Council Expected to Be Given Plan for Arena Ticket Levy


When the City Council meets today for a controversial closed-door update on negotiations for a sports arena complex in downtown Los Angeles, it will hear about plans to levy a fee on tickets to help cover taxpayers’ costs and will be asked for direction on a couple of remaining sticking points in the deal, sources close to the talks said Tuesday.

City negotiators and those for the arena developers--Kings hockey team owners Edward P. Roski and Philip Anschutz--have designed a mechanism by which the city would levy a special charge on each ticket sold. The proceeds would be used to make payments on the $60.5 million in bonds the city plans to issue for its part in the arena project: acquiring and clearing land at, and adjacent to, the Los Angeles Convention Center.

Negotiators expect the special charge to raise about $3.5 million annually, which, added to the increased tax revenues the new arena will generate, should be enough to cover the bond payments of $7 million a year over the 25-year life of the bonds. Sources said details such as the per-ticket charge have not yet been decided.

The mechanism, which city negotiators and legal advisors believe is not subject to the municipal taxing constraints California voters approved as Proposition 218 last month, was aimed at addressing criticism that taxpayers were not getting enough return on their investment.


Under terms of the preliminary proposal the council approved in concept in September, the city would provide and clear the land for the arena and for a hoped-for adjacent development of theaters, shops, restaurants and a hotel; the developers would shoulder the $200-million to $240-million cost of building the arena to house the Kings and the Lakers basketball team for 25 years, but they also would keep all the profits.

Arena supporters, including a broad coalition of political and business leaders, said the city would benefit greatly from the anticipated renaissance of the long-languishing downtown area, including the new jobs and tax revenues an economic rebirth would generate. Critics, including Councilmen Joel Wachs and Nate Holden, said taxpayers should get some guaranteed return up front and should not be left holding the bag if the hoped-for rebirth does not materialize.

The new facilities fee on tickets “takes an A-minus deal and turns it into an A-plus,” said Steven Soboroff, who, as a senior policy advisor to Mayor Richard Riordan, spearheaded early talks on the arena proposal and remains one of its most ardent supporters.

“There used to be a subsidy,” Soboroff said of the way the deal was structured when it first went to the council. “Now the negative is gone” because the ticket fee is expected to bridge the gap between what the arena itself would bring to city coffers and the cost of repaying the bonds.


John Semcken, who has been closely involved in the project on behalf of the arena developers, said Tuesday he could not comment on the facilities charge or on the issues that remain on the table.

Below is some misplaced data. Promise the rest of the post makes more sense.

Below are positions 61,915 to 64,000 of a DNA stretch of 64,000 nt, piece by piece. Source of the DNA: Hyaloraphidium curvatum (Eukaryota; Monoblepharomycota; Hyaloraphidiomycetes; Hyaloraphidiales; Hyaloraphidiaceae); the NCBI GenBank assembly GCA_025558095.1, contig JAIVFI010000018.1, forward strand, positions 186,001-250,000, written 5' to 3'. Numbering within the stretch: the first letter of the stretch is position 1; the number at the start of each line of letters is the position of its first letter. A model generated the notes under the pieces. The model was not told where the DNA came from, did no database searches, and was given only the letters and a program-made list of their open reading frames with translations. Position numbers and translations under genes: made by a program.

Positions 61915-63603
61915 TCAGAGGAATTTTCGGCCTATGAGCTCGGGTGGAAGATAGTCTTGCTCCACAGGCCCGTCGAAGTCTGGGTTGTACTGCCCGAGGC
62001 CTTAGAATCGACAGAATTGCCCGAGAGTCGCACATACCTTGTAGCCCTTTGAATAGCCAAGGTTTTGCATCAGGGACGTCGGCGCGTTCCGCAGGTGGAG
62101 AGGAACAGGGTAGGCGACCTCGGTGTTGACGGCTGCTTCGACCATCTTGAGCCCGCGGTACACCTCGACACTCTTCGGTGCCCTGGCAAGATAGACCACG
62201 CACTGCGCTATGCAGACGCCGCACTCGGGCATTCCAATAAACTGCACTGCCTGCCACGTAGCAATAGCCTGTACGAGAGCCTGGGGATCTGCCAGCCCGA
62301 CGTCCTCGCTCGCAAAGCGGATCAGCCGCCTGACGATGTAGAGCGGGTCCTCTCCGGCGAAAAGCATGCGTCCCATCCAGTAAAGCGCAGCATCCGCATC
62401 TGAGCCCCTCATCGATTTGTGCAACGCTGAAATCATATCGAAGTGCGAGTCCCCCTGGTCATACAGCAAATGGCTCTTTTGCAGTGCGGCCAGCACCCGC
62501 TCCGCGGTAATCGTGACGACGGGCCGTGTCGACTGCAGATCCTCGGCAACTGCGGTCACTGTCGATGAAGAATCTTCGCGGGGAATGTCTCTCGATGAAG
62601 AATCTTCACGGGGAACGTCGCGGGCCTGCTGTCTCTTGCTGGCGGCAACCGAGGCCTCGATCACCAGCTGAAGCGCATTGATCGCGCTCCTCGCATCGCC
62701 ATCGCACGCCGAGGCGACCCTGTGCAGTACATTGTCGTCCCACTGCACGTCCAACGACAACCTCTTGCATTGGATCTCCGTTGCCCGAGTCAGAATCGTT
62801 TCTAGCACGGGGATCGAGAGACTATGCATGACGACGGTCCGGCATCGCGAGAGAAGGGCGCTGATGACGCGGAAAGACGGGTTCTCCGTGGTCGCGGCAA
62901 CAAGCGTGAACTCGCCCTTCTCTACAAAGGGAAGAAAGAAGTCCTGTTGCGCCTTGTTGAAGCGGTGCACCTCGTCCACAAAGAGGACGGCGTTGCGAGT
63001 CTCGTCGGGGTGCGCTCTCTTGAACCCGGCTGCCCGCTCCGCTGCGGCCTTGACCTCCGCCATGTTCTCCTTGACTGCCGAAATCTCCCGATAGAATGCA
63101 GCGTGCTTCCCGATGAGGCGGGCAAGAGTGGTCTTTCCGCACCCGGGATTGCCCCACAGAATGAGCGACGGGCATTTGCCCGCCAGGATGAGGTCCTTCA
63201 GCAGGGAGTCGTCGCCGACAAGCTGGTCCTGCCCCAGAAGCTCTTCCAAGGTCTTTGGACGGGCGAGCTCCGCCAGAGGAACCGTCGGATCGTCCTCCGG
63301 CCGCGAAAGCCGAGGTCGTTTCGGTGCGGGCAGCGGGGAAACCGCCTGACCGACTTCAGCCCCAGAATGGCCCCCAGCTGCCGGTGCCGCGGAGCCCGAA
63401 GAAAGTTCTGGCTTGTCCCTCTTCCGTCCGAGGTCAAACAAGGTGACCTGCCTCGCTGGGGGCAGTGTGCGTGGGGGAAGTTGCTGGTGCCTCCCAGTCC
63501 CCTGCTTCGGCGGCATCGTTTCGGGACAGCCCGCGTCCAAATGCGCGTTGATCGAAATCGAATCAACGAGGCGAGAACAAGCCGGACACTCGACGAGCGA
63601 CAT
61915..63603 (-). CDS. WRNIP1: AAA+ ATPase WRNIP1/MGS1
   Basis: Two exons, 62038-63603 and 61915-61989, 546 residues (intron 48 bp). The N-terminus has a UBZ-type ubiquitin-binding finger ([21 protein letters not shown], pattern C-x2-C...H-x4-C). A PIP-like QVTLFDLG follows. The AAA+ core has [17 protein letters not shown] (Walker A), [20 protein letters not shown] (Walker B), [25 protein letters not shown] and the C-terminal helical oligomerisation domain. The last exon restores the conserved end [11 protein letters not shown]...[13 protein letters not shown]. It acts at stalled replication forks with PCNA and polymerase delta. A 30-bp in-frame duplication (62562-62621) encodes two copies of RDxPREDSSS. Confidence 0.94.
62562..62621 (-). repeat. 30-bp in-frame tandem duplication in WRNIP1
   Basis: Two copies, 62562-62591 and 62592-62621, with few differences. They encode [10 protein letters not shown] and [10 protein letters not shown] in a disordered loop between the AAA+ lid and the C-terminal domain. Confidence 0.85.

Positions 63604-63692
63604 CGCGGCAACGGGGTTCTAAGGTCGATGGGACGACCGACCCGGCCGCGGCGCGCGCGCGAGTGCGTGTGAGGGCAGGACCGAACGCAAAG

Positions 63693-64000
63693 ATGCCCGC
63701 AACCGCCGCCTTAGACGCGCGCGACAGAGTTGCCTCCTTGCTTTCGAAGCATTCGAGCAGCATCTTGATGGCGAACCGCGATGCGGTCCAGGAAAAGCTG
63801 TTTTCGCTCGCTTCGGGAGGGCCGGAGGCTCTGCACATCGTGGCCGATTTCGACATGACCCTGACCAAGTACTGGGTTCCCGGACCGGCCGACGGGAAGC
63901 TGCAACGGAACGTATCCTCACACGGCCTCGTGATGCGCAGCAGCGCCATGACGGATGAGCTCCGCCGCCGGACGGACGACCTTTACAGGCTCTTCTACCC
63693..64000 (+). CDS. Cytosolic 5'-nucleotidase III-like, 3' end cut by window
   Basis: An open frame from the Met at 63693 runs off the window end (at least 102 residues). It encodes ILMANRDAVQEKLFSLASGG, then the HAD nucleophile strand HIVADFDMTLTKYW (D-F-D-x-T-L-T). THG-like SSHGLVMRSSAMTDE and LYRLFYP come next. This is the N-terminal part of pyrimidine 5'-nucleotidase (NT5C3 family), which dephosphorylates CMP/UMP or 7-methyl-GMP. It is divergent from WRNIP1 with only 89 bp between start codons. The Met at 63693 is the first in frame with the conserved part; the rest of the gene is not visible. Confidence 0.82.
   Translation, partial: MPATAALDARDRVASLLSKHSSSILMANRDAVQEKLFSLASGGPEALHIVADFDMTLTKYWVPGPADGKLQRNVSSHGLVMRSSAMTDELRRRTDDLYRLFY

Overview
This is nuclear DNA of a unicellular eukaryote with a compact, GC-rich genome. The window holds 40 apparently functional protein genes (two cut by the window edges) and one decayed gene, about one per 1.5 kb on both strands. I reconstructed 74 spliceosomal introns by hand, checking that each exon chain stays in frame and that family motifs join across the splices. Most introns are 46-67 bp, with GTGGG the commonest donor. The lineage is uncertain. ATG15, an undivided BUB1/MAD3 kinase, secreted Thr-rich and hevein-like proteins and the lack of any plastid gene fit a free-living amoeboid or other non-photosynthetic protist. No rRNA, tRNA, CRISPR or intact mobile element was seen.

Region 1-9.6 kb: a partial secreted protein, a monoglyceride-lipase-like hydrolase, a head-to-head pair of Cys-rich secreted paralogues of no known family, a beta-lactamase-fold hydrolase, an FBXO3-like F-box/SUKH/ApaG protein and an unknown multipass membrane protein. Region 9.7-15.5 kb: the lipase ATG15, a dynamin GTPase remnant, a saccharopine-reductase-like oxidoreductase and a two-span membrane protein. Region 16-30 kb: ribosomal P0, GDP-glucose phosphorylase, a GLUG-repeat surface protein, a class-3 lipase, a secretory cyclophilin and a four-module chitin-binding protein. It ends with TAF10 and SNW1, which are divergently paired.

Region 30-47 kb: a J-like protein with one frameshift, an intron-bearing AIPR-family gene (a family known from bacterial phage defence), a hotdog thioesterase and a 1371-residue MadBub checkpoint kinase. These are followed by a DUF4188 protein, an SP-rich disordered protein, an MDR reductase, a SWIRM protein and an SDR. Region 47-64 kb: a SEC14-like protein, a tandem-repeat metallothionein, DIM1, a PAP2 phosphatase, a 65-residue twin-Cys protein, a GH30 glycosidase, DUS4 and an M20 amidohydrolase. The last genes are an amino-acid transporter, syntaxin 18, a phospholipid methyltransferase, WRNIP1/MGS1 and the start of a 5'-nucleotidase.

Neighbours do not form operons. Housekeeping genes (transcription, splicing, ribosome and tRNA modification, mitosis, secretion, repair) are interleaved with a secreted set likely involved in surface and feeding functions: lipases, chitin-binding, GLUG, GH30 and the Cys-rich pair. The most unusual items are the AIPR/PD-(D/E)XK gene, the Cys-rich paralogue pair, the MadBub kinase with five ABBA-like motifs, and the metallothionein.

Today’s session--the first one involving the full council since negotiators began work on a binding business deal in mid-September, with instructions to finish in time for a mid-October council vote--has generated plenty of controversy.

While officials set a public hearing to collect comments on the arena project before they head into closed session, they said they will not release details of that meeting because they are still negotiating. It was unclear what, if any, new information will be provided.


“The fact that the City Council would even attempt to discuss this behind closed doors is appalling,” Patricia Bell Hearst, leader of a large coalition of homeowner groups, wrote in a letter she delivered to council members Tuesday.

Council President John Ferraro and Councilwoman Rita Walters issued a joint statement late Tuesday aimed at calming accusations by Wachs and others that the deal was being railroaded through without sufficient public scrutiny.

“Under no circumstances should [today’s session] be viewed as any final action,” the statement read. They promised that the documents would be released in public hearings held after negotiations have ended.

Meanwhile, another issue surfaced, with community advocates insisting that alternate housing be found nearby for the nearly 200 impoverished families who would lose their homes to the arena complex.


In a letter to council members, community leaders asked that replacement housing be built within the South Park neighborhood encompassing the Convention Center and stretching north to 8th Street.

The Rev. DarEll Weist, senior pastor of the First United Methodist Church, said he and other area community leaders believe adding new housing to the mix would help not only the residents--many of whom work in the garment industry nearby--but also the city by improving safety and spurring a bustling neighborhood environment.

The Community Redevelopment Agency has replacement housing on the drawing board but cannot guarantee that enough homes could be provided in the same neighborhood.